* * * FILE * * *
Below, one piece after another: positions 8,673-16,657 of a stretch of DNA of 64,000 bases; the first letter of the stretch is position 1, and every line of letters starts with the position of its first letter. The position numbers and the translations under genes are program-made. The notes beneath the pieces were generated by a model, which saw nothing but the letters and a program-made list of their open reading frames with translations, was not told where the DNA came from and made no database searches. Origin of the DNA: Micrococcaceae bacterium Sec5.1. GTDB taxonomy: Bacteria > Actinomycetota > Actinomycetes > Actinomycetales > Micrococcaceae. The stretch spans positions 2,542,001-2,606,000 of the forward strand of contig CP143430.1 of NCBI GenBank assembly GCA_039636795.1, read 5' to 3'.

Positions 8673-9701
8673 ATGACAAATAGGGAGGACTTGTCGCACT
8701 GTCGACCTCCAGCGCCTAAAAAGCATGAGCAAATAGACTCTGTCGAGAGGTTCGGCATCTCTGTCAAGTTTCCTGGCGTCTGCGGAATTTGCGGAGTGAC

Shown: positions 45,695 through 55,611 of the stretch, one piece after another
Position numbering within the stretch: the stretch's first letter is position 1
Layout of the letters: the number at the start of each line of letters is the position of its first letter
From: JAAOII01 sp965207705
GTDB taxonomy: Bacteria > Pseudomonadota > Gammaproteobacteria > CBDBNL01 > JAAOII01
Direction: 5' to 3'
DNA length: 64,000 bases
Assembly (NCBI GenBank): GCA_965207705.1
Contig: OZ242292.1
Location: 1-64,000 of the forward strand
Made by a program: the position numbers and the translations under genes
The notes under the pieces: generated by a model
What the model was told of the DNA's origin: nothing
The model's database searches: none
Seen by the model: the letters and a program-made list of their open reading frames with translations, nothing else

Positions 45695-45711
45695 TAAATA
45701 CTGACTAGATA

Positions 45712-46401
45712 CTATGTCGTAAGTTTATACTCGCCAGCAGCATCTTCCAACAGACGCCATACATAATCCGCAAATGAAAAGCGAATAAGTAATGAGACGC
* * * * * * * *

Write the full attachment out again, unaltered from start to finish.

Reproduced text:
Below, one piece after another: positions 8,673-16,657 of a stretch of DNA of 64,000 bases; the first letter of the stretch is position 1, and every line of letters starts with the position of its first letter. The position numbers and the translations under genes are program-made. The notes beneath the pieces were generated by a model, which saw nothing but the letters and a program-made list of their open reading frames with translations, was not told where the DNA came from and made no database searches. Origin of the DNA: Micrococcaceae bacterium Sec5.1. GTDB taxonomy: Bacteria > Actinomycetota > Actinomycetes > Actinomycetales > Micrococcaceae. The stretch spans positions 2,542,001-2,606,000 of the forward strand of contig CP143430.1 of NCBI GenBank assembly GCA_039636795.1, read 5' to 3'.

Positions 8673-9701
8673 ATGACAAATAGGGAGGACTTGTCGCACT
8701 GTCGACCTCCAGCGCCTAAAAAGCATGAGCAAATAGACTCTGTCGAGAGGTTCGGCATCTCTGTCAAGTTTCCTGGCGTCTGCGGAATTTGCGGAGTGAC

Shown: positions 45,695 through 55,611 of the stretch, one piece after another
Position numbering within the stretch: the stretch's first letter is position 1
Layout of the letters: the number at the start of each line of letters is the position of its first letter
From: JAAOII01 sp965207705
GTDB taxonomy: Bacteria > Pseudomonadota > Gammaproteobacteria > CBDBNL01 > JAAOII01
Direction: 5' to 3'
DNA length: 64,000 bases
Assembly (NCBI GenBank): GCA_965207705.1
Contig: OZ242292.1
Location: 1-64,000 of the forward strand
Made by a program: the position numbers and the translations under genes
The notes under the pieces: generated by a model
What the model was told of the DNA's origin: nothing
The model's database searches: none
Seen by the model: the letters and a program-made list of their open reading frames with translations, nothing else

Positions 45695-45711
45695 TAAATA
45701 CTGACTAGATA

Positions 45712-46401
45712 CTATGTCGTAAGTTTATACTCGCCAGCAGCATCTTCCAACAGACGCCATACATAATCCGCAAATGAAAAGCGAATAAGTAATGAGACGC